Who’s manipulating whose currency?
Although it is currently in the process of disposing of its shares in an orderly fashion, the U.S. government still owns a piece of General Motors (GM). That makes recent statements by top GM executives in South Korea extremely interesting and noteworthy. In a recent interview with the Financial Times, GM Korea CEO Sergio Rocha ...
Although it is currently in the process of disposing of its shares in an orderly fashion, the U.S. government still owns a piece of General Motors (GM). That makes recent statements by top GM executives in South Korea extremely interesting and noteworthy.
In a recent interview with the Financial Times, GM Korea CEO Sergio Rocha urged new Korean President Park Geun-hye to help manufacturers based in her country by manipulating the value of the won to keep it undervalued as a spur to exports."
"On our left and right side, they do things to support their own industry, to allow them to export — both China and Japan, " said Rocha. The won has strengthened by 6 percent against the dollar over the past year and by a whopping 27 percent against the Japanese yen which has been falling as a consequence of weak yen policy of new Japanese Prime Minister Shinzo Abe. According to Société Générale, South Korea "stands on the front line of the Asian currency war." As consequence of Japan’s policy to drive the yen down, the growth of sales of the Korean auto makers in the crucial U.S. and European markets (they have no sales in Japan) has slowed dramatically. Mr. Rocha underlines that "the Korean won is moving in the wrong direction" while noting the GM remains committed to its decision to invest $7.5 billion in South Korean manufacturing over the next five years.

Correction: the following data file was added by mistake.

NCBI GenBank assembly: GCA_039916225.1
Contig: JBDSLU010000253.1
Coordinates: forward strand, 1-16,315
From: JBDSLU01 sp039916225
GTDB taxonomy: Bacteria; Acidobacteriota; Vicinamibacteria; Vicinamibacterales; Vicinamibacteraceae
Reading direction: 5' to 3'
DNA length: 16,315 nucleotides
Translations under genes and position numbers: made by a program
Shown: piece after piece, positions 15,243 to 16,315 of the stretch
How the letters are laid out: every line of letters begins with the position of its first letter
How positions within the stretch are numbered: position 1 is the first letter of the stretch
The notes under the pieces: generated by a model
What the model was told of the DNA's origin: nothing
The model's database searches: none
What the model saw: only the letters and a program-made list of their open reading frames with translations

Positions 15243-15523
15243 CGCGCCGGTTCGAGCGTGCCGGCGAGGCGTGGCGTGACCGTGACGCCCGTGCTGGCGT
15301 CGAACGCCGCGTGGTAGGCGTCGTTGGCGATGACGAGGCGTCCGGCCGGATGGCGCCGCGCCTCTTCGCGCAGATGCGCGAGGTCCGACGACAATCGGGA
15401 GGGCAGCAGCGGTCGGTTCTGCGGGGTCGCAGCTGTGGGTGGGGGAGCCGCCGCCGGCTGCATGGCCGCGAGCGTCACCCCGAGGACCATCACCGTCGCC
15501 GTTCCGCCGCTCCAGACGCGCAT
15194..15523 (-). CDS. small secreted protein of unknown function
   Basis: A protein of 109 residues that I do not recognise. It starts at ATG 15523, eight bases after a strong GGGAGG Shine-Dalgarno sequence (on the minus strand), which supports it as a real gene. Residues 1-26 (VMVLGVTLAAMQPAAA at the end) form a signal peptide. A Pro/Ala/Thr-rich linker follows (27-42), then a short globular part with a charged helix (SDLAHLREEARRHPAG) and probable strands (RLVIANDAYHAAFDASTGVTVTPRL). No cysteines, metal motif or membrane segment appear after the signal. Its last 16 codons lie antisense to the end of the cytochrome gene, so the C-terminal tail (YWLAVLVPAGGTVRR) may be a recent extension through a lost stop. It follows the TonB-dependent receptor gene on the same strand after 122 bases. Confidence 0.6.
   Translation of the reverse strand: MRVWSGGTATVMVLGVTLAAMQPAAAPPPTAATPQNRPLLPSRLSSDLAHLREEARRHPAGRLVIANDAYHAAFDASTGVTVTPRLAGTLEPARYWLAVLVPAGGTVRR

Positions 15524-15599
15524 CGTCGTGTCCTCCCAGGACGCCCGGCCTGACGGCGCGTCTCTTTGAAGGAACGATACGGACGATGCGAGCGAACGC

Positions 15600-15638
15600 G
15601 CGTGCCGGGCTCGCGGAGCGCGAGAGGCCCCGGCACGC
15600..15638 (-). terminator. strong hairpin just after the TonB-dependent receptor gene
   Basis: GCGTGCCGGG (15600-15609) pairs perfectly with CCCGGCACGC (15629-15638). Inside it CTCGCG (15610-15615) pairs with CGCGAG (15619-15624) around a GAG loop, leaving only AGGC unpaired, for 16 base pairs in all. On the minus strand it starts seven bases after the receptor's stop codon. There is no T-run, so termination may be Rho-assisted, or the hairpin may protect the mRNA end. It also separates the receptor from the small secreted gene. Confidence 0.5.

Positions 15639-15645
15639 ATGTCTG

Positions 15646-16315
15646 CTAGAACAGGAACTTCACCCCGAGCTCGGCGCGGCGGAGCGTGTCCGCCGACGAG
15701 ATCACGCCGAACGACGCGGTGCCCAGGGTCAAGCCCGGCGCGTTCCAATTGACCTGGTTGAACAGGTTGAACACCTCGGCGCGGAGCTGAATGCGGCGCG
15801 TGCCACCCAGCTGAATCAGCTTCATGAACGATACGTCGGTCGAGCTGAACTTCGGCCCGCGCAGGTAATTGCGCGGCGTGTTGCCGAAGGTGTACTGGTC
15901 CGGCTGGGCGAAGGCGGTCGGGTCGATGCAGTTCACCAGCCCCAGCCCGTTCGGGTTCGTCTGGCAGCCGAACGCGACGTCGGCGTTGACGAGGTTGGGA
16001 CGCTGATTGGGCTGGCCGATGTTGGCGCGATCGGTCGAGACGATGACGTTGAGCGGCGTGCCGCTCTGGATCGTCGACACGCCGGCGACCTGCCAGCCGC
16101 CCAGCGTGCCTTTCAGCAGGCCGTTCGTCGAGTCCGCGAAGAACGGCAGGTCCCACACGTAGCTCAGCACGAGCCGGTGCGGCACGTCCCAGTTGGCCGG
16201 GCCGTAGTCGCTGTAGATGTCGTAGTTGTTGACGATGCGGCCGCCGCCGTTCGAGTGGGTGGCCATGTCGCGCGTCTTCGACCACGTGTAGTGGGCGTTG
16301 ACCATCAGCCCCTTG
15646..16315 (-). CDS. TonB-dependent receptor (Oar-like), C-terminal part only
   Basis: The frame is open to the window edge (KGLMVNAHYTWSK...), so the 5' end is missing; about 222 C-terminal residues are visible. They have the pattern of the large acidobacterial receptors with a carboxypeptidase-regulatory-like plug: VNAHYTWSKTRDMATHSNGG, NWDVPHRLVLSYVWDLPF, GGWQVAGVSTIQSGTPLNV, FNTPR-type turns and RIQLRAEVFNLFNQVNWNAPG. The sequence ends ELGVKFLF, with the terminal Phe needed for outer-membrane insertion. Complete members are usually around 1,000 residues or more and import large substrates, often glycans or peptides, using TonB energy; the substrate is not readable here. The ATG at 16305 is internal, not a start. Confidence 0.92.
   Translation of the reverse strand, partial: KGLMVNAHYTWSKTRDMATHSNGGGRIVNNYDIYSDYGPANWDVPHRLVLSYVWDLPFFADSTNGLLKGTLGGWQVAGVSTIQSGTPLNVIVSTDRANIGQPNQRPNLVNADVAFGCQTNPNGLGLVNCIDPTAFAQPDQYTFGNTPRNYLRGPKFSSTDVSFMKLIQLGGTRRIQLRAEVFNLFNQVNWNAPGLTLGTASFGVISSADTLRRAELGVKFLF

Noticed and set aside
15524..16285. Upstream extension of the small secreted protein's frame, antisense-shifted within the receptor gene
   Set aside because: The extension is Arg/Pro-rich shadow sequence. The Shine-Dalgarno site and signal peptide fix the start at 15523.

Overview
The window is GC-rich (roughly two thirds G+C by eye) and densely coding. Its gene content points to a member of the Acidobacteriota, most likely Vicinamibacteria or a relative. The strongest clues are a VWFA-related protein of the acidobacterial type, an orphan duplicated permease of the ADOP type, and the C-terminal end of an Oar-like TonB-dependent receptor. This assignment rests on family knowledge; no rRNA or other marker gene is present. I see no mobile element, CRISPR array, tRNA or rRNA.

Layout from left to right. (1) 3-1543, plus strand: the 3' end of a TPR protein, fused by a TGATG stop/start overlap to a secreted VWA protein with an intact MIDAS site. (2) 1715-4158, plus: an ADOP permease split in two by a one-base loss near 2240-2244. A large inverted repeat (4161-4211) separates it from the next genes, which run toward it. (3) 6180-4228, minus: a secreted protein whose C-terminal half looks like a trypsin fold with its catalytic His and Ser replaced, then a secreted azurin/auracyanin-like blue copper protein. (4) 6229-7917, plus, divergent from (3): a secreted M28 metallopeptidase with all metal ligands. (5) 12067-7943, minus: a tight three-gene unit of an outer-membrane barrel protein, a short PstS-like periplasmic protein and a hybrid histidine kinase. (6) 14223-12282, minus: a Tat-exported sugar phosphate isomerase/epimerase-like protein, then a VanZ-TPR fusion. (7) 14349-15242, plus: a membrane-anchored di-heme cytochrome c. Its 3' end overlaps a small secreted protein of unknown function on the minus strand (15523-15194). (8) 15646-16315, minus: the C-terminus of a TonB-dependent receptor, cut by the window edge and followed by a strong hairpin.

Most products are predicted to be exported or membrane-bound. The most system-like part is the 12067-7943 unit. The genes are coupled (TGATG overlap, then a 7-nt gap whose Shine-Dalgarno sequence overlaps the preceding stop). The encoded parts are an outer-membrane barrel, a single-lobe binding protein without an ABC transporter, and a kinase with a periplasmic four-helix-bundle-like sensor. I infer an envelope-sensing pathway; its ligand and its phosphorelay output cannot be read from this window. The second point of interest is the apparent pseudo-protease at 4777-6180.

Of course, people are accustomed to thinking of GM as the quintessential American company and so may wonder why GM wants Korea to join in the currency manipulation game. But the truth is that GM is a major producer in Korea and exports about 80 percent of what it produces there. It is thus very sensitive to the effect of fluctuations of the won with regard to the yen, dollar, and Chinese yuan. It will lose sales in the U.S. market to Japanese and Chinese producers if the won is too strong.
What makes this so interesting is the posture of the U.S. government. As an owner of GM it is implicitly associating itself with Rocha’s complaints. Yet at the official level, the U.S. Treasury, the White House, and the State Department all maintain that, Rocha to the contrary not withstanding, there is no currency manipulation going on in China or Japan. Indeed, for the past four years, the Secretary of the Treasury has carefully and steadfastly refrained from making any finding of currency manipulation by anybody even when countries have been accumulating enormous dollar reserves as a result of dollar buying in the global currency markets. Maybe Rocha and Jack Lew, the new U.S. Treasury Secretary, should Skype for a while — I mean, nothing to lose.
Even more interesting is the fact that this question of currency, which Rocha and GM obviously find of central importance to their trade prospects, is not included in any way in the presently on-going negotiation of the American led Trans Pacific Partnership Free Trade Agreement (TPP). Ford Motor company is objecting to the inclusion of Japan in the TPP talks because Ford shares GM’s concern about the efforts of Japan to drive down the value of the yen and the potential of that to distort trade elsewhere while negating other market opening measures in Japan. But the U.S. government is rejecting this complaint and insisting that no currency manipulation is taking place.
Just to add to the mix, in a recent meeting at the Sasakawa Peace Foundation in Washington D.C., Ford executive Steve Biegun’s argument that Japan’s auto trade is distorted by currency management by the Japanese government was vigorously rejected by several representatives of the Japanese auto industry present in the audience.
Here is a fundamental split of opinion about something that should be subject to factual examination and analysis and that lies at the heart of the question of the significance of free trade agreements and indeed of free trade itself.
Maybe Rocha is right. An aggressive currency intervention policy by the South Koreans might be just the catalyst needed to persuade Japan, China, and others to talk seriously about currency policy in the context of free trade.